It's typically common knowledge that chocolate is toxic to pets, but how much and what kind makes a big difference on how toxic.
The toxic compound in chocolate is Theobromine which is a methylxanthine. Methylxanthines cause an increase in circulating catecholamines (such as epinephrine) and also cause problems with the uptake and storage of calcium. And of course most chocolate products contain a large amount of fat which further disrupts the GI tract. Caffeine is also present in most cocoas and can cause similar signs as theobromine.
So what are the signs? At low to moderate doses chocolate ingestions causes vomiting, diarrhea, restlessness and hyperexcitability and increased heart rate. At high doses irregular heart beats and seizures can be present.
Now, the big question is how much is too much? First we need to evaluate which products are the most dangerous. The following list ranks the most common kinds of chocolate from the lowest (least toxic) amount of theobromine to the highest (most toxic).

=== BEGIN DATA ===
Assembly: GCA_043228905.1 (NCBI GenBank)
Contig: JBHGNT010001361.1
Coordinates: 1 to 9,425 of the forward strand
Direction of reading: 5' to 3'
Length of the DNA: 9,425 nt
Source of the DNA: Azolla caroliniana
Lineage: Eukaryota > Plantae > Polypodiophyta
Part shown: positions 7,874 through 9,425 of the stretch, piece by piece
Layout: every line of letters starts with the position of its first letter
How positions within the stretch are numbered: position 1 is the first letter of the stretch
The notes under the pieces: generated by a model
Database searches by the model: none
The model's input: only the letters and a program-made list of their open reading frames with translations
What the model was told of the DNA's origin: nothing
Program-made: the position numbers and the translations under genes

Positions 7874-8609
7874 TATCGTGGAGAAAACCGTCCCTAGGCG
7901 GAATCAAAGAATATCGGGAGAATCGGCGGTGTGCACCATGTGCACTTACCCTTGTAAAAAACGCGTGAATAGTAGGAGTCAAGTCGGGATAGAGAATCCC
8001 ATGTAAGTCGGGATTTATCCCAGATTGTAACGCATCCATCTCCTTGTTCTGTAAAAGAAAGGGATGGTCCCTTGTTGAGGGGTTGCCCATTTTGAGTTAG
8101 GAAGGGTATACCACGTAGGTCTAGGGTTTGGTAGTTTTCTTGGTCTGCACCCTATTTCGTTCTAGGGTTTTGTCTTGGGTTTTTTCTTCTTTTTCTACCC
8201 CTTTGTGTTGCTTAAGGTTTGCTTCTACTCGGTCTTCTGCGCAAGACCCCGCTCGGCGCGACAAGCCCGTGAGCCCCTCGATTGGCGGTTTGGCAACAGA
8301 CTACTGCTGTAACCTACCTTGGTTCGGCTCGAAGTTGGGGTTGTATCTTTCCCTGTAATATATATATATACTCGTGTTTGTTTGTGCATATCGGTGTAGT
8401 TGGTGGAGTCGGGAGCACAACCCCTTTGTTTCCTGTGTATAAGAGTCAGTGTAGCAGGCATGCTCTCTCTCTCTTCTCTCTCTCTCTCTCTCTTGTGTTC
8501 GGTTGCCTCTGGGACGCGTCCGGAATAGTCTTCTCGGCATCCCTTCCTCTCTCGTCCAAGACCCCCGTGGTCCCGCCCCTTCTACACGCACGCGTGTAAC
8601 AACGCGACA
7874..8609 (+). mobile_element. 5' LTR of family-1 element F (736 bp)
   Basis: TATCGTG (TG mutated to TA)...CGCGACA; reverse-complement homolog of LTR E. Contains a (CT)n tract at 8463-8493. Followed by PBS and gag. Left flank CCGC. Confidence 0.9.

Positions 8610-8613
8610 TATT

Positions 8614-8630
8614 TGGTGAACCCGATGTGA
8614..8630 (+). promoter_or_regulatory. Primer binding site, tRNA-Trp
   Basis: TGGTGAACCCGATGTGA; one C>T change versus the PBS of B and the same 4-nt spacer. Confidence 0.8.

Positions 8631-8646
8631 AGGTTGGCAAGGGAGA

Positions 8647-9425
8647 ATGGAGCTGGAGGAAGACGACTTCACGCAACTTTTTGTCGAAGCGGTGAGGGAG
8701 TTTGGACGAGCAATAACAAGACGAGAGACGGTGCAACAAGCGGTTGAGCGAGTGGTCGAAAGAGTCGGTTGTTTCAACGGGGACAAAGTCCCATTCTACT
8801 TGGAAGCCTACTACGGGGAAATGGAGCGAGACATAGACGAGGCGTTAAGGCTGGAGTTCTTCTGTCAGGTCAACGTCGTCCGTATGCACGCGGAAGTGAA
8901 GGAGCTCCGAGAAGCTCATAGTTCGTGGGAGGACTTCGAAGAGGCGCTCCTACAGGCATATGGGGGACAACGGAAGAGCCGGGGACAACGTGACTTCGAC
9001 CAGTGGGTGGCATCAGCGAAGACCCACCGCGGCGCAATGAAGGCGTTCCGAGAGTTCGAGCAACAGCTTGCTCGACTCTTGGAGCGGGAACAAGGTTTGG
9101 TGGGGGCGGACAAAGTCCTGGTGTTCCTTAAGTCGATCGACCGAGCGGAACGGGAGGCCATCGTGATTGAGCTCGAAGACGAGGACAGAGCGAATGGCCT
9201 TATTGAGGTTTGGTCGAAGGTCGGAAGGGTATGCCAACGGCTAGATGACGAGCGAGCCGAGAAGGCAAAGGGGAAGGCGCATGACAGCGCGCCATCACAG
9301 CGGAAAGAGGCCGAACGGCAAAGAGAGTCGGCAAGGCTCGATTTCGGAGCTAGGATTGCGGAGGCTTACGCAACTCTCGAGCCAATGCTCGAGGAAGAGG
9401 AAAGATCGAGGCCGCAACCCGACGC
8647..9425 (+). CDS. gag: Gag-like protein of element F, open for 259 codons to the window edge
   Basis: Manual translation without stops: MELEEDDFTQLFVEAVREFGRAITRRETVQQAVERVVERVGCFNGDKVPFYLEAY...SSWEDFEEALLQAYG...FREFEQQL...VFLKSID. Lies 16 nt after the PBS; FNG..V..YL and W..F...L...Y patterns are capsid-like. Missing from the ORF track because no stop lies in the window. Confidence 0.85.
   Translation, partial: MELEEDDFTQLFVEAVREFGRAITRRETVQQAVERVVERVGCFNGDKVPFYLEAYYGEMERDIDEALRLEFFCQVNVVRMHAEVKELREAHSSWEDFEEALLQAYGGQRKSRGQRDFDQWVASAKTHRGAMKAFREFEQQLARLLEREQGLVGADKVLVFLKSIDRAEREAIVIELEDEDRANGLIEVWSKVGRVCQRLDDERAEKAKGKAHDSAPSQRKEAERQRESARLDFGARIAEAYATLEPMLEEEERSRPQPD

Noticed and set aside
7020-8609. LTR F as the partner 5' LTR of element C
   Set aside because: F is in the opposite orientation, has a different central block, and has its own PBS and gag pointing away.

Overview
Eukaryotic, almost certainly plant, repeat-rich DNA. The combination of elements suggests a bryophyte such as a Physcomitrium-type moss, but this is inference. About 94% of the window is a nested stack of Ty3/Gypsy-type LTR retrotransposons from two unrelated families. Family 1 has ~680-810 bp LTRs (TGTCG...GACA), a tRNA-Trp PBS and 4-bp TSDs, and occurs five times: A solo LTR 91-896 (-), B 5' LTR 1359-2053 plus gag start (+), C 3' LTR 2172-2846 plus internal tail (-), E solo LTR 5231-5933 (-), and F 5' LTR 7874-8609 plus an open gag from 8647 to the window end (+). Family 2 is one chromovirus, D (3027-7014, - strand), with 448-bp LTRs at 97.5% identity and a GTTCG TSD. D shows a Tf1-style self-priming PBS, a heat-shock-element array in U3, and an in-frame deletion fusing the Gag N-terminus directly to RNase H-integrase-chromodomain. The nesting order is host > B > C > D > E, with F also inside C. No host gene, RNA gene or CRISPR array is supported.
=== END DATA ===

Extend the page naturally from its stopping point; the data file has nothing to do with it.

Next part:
Dry Cocoa Powder
So to put it in perspective a regular sized Hershey bar is 1.5 ounces. For a 30 lb dog to consume the whole bar would not likely even cause mild signs. But for a 10 lb dog the same bar will just put you into the mildly toxic range. Three Hershey bars however would put said 10 lb dog into the seizure level of chocolate exposure. For another example suppose the 30 lb dog ate 1.5 ounces of baking chocolate-this puts them into the mid range of toxicity where cardiac signs start to show up. If our 10 lb dog eats 1.5 ounces of baking chocolate they are way past the seizure level! Now for our big dogs our there could potentially eat 8 Hershey bars before reaching the mildly toxic mark! So hopefully that gives you some idea of the differences based on size and product type. Also realize that no matter how small your dog is, don't panic if they eat a Hershey Kiss or three M&Ms-they will be ok!
So, what if they do eat a suspected toxic amount of chocolate. Try to evaluate how much they ate and what kind, then call your vet. If they think your pet is in danger of becoming ill they will likely have you come in to induce vomiting if the exposure has been in the last four hours. They may also administer activated charcoal to absorb some of the toxin from the GI tract. Additional therapy includes IV fluids, EKG monitoring, and seizure control. Most dogs fully recover although some may develop pancreatitis as a consequence of all the fat ingested!